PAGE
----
LBF is a trade-facing event, in a venue that is far from ideal, with the Olympia revamp still happening, in a country with a very challenging visa system that actively deters/prevents overseas visitors, and post-Brexit that includes fellow Europeans.
No-one packs an Italian or German phrase book when they attend Bologna or Frankfurt
When the Olympia venue is, eventually, fully functional, it may well be better than before, but will remain a crowded, expensive and unwieldy place to hold a book fair.
We can safely say it won’t get any easier for overseas trade visitors to get into the country, although that’s increasingly irrelevant as LBF’s international credentials continue to be sidelined.
But to come back to the above question: What can London offer that Bologna cannot, other than the English language? And even that’s no big deal any more. No-one packs an Italian or German phrase book when they attend Bologna or Frankfurt.
Memo to Gareth: London, Bologna and Frankfurt are not the only publishing events in the world. And to the extent that Bologna and Frankfurt remain pre-eminent, it’s because they keep evolving as the industry evolves, and because they understand their competition is not London, but the rest of the world.
Sure, there’s almost one thousand exhibitors lined up, and over 100 seminars, but what is there to get excited about?
Three-day trade fairs like LBF, FBF and BCBF are nowadays having their lunch eaten by traditionally more-public-facing global fairs that now have built out Professional Days events as part of their game.
A masterclass in internationalism
Look at Cairo, happening now, or Chennai last month. Look at the New Delhi World Book Fair (all happening before LBF), or Abu Dhabi or Sharjah or… It’s an ever-growing list of major international publishing events that are providing a trade focal point, and that are no longer just regionally focussed.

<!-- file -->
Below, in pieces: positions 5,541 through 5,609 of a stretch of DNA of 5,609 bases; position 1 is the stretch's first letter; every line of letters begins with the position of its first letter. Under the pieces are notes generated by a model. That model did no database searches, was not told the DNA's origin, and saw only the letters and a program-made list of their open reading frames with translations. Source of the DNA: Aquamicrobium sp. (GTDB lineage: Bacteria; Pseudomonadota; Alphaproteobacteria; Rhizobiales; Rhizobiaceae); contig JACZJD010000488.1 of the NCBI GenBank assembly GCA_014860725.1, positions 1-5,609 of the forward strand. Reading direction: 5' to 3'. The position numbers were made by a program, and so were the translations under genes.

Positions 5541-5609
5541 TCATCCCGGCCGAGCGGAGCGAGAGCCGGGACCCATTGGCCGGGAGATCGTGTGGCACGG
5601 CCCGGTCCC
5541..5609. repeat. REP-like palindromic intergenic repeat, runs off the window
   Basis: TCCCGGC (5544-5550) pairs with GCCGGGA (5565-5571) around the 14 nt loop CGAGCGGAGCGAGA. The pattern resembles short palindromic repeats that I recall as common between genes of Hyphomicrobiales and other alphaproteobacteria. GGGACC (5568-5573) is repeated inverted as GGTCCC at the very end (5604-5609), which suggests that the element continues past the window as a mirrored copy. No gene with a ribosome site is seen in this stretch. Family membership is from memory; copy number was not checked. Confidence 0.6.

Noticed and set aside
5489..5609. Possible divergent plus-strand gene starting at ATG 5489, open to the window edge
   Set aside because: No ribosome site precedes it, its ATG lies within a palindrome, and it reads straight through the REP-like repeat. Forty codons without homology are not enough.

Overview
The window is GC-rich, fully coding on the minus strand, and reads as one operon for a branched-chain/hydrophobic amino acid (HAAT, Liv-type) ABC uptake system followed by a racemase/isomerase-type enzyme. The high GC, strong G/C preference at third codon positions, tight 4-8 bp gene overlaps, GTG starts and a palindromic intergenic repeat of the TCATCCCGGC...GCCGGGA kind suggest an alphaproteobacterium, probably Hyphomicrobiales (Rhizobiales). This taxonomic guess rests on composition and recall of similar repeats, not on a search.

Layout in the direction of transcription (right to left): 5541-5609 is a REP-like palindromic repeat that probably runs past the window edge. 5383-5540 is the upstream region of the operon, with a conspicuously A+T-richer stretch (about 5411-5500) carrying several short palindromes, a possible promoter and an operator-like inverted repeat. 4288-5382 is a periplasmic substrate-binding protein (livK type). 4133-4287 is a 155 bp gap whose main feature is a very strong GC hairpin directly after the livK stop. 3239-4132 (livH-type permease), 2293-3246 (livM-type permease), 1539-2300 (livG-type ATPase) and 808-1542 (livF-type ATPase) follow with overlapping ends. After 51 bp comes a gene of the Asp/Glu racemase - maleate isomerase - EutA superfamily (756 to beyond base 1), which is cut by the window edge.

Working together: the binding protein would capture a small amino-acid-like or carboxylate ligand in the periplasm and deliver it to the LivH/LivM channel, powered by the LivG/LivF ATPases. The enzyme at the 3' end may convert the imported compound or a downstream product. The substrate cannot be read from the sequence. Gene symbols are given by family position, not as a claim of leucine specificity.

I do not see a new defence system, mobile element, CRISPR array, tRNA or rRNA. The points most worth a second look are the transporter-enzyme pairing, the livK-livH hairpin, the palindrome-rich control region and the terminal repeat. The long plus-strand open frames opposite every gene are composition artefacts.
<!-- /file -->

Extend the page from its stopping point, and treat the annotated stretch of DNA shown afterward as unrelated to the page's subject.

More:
The 2nd Chennai International Book Fair was a masterclass in internationalism. Sharjah ’23 was cosmopolitanism writ large.
“From Buenos Aires to Sharjah to Thailand to Taiwan, it’s the same picture of book fairs bringing together trade and readers, something most western book fairs, like London, have studiously avoided – a throwback to the gentleman’s club days of publishing when white men in suits decided what would be printed, ink on paper, for the unwashed masses to read.
“A throwback, that is, to May of this year, when gatekeeper emeritus Markus Dohle was still insisting, ‘Readers need guidance and orientation provided by publishers and retailers who help them to find their next best read.’
“With Markus Dohle’s long overdue departure from PRH, one of the last dinosaurs stepped away from the coalface of publishing, but these historical anachronisms lingers on, not least in the way the major western book fairs are still partying like it’s 1999.”
The elephant in the room
But let’s gravitate towards the headline, and at least enter Germany, where this year the Leipzig Book Fair is looking to beat 2023’s 274,000 visitors.
The Leipzig Book Fair lost its long-time (since 1993!) director, Oliver Zille, last year, although the 2024 edition will be very much his work, as everything had been prepared by when he stepped down.
But what of the elephant in the room, the Buchmesse itself?
Pre-Covid, the Frankfurt Book Fair was making a name for itself as a truly international event, but since the world returned to its New Normal, the Buchmesse has been coasting. Still, by far, the most important book fair in the western publishing calendar, but not the global attraction it once was.